Let us then celebrate the day in a spirit and after a fashion suitable to its great and glorious meaning. Let it be a reconsecration of the whole of Bengal to the new spirit and the new life, a purification of heart and mind to make it the undivided possession and the consecrated temple and habitation of the Mother. And, secondly, let it be a calm, brave and masculine reaffirmation of our independent existence. The bureaucracy has flung itself with savage fury on the new activities of our national life; it has attempted to trample on and break to pieces under its armed heel our economical boycott; it has made the service of the motherland penal in her young men; it has visited with the prison and deportation the preaching of Nationalism by the elder men. The 7th of August must be an emphatic answer to these persecutions and prohibitions. The Boycott must be reaffirmed and this time in its purity and simplicity as the national policy to which all are committed. The Risley Circular must be definitely and unmistakably challenged and negatived in action. Let there be a procession of students led by those venerable leaders of Bengal who are also professors of the Government University. And let us see afterwards what the bureaucracy can do and what it dare do to the men who refuse to give up their lifelong and sacred occupation at an alien bidding and to the youths who refuse to abstain from initiation in the same sacred service out of sordid hopes and fears.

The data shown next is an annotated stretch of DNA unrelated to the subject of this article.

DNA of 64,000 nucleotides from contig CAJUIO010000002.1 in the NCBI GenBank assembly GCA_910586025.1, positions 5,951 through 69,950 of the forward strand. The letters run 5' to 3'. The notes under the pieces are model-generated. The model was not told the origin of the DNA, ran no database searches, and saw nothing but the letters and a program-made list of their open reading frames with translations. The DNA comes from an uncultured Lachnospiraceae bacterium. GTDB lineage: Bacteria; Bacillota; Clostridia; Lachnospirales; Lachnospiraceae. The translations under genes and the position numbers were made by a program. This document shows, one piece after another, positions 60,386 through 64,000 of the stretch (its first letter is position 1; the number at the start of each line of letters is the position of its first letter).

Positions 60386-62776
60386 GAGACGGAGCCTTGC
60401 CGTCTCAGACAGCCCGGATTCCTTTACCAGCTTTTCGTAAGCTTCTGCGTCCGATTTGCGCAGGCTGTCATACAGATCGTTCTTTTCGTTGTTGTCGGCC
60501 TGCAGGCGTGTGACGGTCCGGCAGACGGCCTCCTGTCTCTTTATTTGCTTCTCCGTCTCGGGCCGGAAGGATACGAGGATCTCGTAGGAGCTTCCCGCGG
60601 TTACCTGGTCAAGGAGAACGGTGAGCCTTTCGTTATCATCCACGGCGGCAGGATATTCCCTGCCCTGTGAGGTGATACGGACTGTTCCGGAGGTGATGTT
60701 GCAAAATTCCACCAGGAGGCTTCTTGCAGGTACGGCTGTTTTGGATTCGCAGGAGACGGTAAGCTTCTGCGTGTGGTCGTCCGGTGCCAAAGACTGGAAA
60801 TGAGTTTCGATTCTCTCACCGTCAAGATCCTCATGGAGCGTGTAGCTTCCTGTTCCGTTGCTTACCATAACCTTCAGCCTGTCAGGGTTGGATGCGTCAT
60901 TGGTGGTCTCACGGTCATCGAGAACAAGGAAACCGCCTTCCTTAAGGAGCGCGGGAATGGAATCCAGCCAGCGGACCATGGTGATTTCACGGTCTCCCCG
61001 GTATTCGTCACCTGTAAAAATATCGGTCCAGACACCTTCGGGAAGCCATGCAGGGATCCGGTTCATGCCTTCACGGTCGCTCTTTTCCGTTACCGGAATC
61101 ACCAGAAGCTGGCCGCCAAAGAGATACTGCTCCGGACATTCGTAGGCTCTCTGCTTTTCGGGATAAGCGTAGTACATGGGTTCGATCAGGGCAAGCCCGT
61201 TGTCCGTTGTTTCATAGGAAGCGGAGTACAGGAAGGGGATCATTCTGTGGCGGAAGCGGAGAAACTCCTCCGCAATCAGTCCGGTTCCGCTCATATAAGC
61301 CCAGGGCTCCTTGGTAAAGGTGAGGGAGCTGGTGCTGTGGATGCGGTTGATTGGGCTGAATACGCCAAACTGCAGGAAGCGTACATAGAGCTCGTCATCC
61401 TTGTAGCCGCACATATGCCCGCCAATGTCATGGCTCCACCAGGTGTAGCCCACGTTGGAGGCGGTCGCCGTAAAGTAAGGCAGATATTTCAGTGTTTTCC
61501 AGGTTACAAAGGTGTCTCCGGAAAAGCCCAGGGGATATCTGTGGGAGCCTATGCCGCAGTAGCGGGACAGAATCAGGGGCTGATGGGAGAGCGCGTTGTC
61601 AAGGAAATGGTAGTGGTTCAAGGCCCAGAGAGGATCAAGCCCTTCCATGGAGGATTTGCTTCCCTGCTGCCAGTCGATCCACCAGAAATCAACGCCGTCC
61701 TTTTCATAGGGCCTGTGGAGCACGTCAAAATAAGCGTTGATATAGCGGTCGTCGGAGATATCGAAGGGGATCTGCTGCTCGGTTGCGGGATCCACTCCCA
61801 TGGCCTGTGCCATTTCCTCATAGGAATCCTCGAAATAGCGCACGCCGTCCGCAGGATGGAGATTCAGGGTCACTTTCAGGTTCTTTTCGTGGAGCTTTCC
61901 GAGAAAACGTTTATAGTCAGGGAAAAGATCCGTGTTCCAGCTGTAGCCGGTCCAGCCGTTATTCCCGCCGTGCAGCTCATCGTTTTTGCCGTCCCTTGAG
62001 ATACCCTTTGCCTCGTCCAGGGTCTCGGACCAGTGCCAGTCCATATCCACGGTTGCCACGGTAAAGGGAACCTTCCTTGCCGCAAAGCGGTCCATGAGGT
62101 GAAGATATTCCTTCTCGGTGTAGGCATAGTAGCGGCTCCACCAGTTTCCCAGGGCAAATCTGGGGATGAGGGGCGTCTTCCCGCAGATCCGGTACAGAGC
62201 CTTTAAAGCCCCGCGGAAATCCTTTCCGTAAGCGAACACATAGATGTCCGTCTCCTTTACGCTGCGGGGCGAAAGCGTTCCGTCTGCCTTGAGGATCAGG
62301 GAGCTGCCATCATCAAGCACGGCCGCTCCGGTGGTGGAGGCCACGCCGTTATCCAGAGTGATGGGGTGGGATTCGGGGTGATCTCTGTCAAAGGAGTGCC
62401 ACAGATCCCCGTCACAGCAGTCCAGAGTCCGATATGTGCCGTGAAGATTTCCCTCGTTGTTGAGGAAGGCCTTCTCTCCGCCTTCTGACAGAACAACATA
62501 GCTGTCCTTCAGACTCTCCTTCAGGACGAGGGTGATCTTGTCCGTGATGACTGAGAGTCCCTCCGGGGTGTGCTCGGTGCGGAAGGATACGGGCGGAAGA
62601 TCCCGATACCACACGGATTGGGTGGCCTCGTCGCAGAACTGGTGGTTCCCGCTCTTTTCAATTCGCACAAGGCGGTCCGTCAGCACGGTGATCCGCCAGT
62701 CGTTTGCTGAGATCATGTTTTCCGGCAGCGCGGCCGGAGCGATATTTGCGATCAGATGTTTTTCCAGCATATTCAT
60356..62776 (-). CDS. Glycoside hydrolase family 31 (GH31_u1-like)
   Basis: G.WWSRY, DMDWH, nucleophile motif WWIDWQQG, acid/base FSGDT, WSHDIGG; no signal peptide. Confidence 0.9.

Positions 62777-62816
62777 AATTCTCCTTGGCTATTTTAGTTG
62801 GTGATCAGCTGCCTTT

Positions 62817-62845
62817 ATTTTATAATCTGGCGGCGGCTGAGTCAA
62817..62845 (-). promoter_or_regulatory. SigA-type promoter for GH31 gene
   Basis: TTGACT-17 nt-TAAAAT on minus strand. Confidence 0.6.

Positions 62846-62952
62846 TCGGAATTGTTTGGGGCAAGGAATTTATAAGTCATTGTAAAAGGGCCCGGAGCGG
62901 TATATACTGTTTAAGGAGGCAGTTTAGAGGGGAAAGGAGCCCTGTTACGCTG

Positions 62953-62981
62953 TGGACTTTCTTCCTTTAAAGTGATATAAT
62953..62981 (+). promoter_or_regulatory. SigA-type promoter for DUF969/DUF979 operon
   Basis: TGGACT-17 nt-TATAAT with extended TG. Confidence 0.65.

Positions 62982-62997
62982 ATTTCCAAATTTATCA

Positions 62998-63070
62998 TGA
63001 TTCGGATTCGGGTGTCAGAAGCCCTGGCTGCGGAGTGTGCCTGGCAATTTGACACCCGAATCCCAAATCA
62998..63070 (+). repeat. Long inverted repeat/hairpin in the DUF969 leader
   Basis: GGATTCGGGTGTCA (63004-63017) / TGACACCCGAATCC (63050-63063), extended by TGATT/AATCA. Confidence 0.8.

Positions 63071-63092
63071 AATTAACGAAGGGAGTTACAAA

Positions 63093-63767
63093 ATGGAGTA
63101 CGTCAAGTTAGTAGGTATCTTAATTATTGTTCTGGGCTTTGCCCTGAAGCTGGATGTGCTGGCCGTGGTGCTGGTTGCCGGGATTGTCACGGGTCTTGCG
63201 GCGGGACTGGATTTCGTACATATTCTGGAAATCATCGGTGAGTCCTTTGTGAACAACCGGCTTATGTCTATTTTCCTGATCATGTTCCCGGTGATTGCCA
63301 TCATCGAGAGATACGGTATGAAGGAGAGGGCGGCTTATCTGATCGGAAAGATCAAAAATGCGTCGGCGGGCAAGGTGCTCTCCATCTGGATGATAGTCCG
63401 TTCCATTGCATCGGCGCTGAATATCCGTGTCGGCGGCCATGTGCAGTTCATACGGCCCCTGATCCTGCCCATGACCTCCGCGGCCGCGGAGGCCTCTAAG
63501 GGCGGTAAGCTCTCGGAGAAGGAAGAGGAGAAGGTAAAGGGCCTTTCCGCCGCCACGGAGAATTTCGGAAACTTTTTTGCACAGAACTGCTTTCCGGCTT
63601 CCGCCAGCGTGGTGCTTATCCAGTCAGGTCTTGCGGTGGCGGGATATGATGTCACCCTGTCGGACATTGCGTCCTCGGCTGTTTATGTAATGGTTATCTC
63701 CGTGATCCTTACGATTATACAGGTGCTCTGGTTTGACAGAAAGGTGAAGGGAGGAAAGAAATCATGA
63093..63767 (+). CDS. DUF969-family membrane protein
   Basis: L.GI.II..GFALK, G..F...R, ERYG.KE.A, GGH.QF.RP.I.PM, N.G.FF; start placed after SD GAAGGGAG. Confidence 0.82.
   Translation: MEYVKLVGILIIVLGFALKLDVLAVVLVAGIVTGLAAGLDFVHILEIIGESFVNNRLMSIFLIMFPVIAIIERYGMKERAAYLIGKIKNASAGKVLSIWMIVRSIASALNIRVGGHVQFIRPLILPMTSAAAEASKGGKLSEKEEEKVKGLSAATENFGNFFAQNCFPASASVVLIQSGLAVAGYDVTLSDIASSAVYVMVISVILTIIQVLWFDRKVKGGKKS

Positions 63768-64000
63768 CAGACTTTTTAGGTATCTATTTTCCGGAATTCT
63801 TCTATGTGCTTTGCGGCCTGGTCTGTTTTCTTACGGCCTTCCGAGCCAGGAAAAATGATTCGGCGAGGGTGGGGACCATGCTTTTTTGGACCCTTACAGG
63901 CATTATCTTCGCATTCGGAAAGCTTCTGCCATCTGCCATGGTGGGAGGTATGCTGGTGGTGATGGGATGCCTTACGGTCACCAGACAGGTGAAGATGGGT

But most of all the day should be a day of rejoicing and a day of consecration. The whole Indian part of the town should be illumined in honour of the divine birth which saw the light two years ago. And along with the outer illumination it should be a day of the illumination of hearts. It is the sacrament of our religion that can alone give the perfect and effective blessing to our movement, and the celebration of this great day will not be complete until every Indian makes it a sacred observance, worshipping God in his own way, the Hindu in his temple, the Brahmo in his Mandir, the Mahomedan in his mosque, to consecrate himself anew on that day to the service of that single and omnipresent Deity through the task He has set to the whole nation, the upbuilding of Indian nationality by self-sacrifice for the Motherland.
Later edition of this work: The Complete Works of Sri Aurobindo.- Set in 37 volumes.- Volumes 6-7.- Bande Mataram: Political Writings and Speeches. 1890–1908 .- Pondicherry: Sri Aurobindo Ashram, 2002.- 1182 p.